Posts: 1,684 Fantastic

To be fair, technically, nothing is random due to cause and effect. The only issue is that some things are effectively random because the cause cannot be adequately ascertained. 
Location CaliforniaPosts: 2,252 Fantastic

You worded that completely wrong, but yeah, that's sort of right. 
Posts: 149 Incredible

Agree. Cause and effect=everything. That's what Lambert said to Keanu (and he didn't understand). 
Location The Penalty BoxPosts: 842 Amazing

You are completely wrong. Gambler's Fallacy has nothing to do with superstition. It's a misunderstanding of probability. It's thinking that a coin is "due" to flip tails because it just flipped heads 4 times in a row. It's thinking you "used up" your good rolls because a unique dropped on your level 5 toon.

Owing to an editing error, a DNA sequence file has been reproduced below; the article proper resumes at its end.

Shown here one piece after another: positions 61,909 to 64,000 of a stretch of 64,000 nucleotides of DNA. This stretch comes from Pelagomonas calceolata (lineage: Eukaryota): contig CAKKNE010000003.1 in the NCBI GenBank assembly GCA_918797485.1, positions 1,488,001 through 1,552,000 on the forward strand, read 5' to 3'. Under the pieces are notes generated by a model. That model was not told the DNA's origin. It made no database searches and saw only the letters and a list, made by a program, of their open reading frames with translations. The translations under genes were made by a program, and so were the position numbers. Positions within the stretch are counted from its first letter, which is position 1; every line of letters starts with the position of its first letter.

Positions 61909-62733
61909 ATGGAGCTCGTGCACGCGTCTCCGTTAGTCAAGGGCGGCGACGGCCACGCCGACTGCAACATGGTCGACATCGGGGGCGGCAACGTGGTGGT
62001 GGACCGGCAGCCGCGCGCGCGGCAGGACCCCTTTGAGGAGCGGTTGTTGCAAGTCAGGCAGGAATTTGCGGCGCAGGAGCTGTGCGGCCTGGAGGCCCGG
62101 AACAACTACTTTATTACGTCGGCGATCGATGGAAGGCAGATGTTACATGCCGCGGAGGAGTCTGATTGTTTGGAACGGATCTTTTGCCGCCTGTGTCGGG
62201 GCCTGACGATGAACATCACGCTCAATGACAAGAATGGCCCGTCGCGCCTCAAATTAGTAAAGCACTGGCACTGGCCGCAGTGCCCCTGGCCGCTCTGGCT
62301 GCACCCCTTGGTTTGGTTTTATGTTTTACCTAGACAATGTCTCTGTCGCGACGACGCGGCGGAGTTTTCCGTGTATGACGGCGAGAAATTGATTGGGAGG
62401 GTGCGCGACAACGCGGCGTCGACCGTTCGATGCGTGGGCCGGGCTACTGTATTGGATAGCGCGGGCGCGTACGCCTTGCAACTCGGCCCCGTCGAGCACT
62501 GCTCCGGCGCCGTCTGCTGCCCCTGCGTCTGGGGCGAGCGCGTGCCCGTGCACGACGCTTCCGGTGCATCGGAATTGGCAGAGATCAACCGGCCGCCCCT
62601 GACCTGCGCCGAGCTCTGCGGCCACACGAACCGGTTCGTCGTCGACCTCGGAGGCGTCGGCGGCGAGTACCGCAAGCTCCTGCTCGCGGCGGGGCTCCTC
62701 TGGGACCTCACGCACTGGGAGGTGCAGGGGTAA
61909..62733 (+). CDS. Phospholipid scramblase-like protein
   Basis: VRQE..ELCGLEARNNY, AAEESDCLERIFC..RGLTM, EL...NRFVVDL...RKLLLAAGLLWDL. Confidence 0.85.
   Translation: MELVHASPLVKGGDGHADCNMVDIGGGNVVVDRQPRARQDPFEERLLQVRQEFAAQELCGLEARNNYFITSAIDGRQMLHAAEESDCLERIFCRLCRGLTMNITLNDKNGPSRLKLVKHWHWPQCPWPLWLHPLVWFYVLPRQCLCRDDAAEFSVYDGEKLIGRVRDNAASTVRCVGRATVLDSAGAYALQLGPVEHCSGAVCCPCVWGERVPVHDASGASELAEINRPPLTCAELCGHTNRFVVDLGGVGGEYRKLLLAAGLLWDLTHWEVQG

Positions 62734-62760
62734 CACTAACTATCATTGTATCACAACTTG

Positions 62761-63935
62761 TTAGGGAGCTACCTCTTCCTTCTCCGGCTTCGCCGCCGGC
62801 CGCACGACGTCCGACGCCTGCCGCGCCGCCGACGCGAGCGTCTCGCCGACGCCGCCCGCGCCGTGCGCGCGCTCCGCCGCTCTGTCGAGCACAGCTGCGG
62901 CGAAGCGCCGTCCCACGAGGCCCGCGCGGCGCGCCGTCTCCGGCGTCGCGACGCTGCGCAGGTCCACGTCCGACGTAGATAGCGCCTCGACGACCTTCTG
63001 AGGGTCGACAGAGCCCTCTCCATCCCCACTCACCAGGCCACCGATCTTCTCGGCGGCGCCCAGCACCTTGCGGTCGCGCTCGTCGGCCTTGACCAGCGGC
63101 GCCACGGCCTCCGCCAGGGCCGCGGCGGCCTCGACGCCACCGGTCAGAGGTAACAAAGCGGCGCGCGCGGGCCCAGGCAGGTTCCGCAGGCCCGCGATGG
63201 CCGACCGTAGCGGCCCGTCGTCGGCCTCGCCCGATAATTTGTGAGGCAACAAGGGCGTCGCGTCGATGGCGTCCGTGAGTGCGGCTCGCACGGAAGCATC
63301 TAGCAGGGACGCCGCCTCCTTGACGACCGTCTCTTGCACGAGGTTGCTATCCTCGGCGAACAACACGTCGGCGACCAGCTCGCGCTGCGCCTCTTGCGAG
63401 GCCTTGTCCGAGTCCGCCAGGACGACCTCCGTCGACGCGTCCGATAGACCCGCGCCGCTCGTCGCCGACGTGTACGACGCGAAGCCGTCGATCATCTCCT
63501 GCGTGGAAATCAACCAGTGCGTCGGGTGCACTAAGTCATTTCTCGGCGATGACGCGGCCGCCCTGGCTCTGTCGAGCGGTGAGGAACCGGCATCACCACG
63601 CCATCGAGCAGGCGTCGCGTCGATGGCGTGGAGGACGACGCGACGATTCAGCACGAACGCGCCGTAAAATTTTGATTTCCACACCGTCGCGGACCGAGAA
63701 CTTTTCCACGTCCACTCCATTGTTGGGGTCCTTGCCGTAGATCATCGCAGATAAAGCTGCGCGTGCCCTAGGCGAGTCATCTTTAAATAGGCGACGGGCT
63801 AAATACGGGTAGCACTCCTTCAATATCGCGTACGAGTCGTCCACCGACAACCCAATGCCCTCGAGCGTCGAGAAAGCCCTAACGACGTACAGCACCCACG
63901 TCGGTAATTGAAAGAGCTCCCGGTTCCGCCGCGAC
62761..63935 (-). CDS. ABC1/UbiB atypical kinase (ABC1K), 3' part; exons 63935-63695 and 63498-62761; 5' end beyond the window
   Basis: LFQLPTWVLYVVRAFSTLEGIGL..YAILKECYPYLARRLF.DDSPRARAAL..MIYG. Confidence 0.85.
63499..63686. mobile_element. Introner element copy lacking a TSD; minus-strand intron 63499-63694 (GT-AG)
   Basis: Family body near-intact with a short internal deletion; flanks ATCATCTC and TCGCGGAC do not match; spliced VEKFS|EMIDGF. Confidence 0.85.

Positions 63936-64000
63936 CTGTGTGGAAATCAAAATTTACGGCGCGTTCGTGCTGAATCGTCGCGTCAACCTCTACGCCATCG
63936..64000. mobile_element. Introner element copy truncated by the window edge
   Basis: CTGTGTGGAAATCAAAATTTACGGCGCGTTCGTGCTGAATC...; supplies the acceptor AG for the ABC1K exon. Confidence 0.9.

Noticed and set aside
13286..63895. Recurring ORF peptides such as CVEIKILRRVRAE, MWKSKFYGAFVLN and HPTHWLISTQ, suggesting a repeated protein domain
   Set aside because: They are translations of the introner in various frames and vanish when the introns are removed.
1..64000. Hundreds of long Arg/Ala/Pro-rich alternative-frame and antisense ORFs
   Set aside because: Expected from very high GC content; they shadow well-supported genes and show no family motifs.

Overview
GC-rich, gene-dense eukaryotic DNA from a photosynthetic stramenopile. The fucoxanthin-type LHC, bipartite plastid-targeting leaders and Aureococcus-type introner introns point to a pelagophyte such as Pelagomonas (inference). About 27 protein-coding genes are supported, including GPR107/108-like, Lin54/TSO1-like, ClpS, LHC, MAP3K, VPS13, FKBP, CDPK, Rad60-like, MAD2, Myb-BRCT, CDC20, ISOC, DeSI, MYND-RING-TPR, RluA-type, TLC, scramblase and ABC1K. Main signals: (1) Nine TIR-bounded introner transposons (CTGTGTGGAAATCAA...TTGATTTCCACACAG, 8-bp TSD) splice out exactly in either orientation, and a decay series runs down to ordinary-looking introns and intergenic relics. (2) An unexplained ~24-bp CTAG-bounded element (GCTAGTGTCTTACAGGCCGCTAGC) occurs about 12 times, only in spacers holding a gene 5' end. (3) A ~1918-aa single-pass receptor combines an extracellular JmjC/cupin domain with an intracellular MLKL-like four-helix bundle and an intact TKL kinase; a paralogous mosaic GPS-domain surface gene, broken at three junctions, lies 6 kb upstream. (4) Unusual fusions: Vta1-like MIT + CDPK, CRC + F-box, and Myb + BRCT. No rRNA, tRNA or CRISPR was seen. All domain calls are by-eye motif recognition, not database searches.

Location Coney IslandPosts: 259 Amazing

The wiki page has everything on the subject of course, but here is a relevant quote: "While a run of five heads is only 1⁄32 = 0.03125, it is only that before the coin is first tossed. After the first four tosses the results are no longer unknown, so their probabilities are 1. Reasoning that it is more likely that the next toss will be a tail than a head due to the past tosses, that a run of luck in the past somehow influences the odds in the future, is the fallacy" en.wikipedia.org/wiki/Gambler%27s_fallacy I got it right. So I don't know where the "completely wrong" you wrote is coming from. All I did was put the same information from the wiki page inside a conversational form to make it easy to follow. 
Location CaliforniaPosts: 2,252 Fantastic

You worded the conversation wrong. "What are the mathematical odds that I flip 5 heads in a row?" "A 1/32 or about a 3% chance" I proceed to flip 4 heads in a row, then stop and ask you, "what are the odds that this last flip is a heads again?" "Its the same as it was before, its still only a 3% chance to do 5 in a row." The guy didn't really answer your second question, but he gave you a true statement. Just a grammatical inconstancy that can confuse the reader.